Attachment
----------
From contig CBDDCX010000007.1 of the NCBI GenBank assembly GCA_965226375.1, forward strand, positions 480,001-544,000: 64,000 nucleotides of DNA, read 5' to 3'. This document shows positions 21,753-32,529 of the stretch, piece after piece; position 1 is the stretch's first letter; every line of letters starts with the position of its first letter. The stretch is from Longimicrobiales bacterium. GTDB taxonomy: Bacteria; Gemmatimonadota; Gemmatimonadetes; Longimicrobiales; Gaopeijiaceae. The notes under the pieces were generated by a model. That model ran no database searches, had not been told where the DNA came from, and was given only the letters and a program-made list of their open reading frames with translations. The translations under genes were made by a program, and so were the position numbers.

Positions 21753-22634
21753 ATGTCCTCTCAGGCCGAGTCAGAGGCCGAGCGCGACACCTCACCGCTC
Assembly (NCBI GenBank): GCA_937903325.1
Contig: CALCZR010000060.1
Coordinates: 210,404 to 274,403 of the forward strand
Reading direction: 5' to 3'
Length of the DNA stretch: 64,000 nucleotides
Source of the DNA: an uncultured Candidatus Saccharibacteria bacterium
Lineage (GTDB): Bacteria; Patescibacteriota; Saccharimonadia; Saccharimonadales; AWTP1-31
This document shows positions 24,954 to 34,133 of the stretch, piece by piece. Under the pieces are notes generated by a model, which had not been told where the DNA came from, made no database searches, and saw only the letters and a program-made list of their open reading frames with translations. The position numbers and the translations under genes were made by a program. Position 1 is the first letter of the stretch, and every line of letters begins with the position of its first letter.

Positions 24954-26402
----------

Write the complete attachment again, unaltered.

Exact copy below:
From contig CBDDCX010000007.1 of the NCBI GenBank assembly GCA_965226375.1, forward strand, positions 480,001-544,000: 64,000 nucleotides of DNA, read 5' to 3'. This document shows positions 21,753-32,529 of the stretch, piece after piece; position 1 is the stretch's first letter; every line of letters starts with the position of its first letter. The stretch is from Longimicrobiales bacterium. GTDB taxonomy: Bacteria; Gemmatimonadota; Gemmatimonadetes; Longimicrobiales; Gaopeijiaceae. The notes under the pieces were generated by a model. That model ran no database searches, had not been told where the DNA came from, and was given only the letters and a program-made list of their open reading frames with translations. The translations under genes were made by a program, and so were the position numbers.

Positions 21753-22634
21753 ATGTCCTCTCAGGCCGAGTCAGAGGCCGAGCGCGACACCTCACCGCTC
Assembly (NCBI GenBank): GCA_937903325.1
Contig: CALCZR010000060.1
Coordinates: 210,404 to 274,403 of the forward strand
Reading direction: 5' to 3'
Length of the DNA stretch: 64,000 nucleotides
Source of the DNA: an uncultured Candidatus Saccharibacteria bacterium
Lineage (GTDB): Bacteria; Patescibacteriota; Saccharimonadia; Saccharimonadales; AWTP1-31
This document shows positions 24,954 to 34,133 of the stretch, piece by piece. Under the pieces are notes generated by a model, which had not been told where the DNA came from, made no database searches, and saw only the letters and a program-made list of their open reading frames with translations. The position numbers and the translations under genes were made by a program. Position 1 is the first letter of the stretch, and every line of letters begins with the position of its first letter.

Positions 24954-26402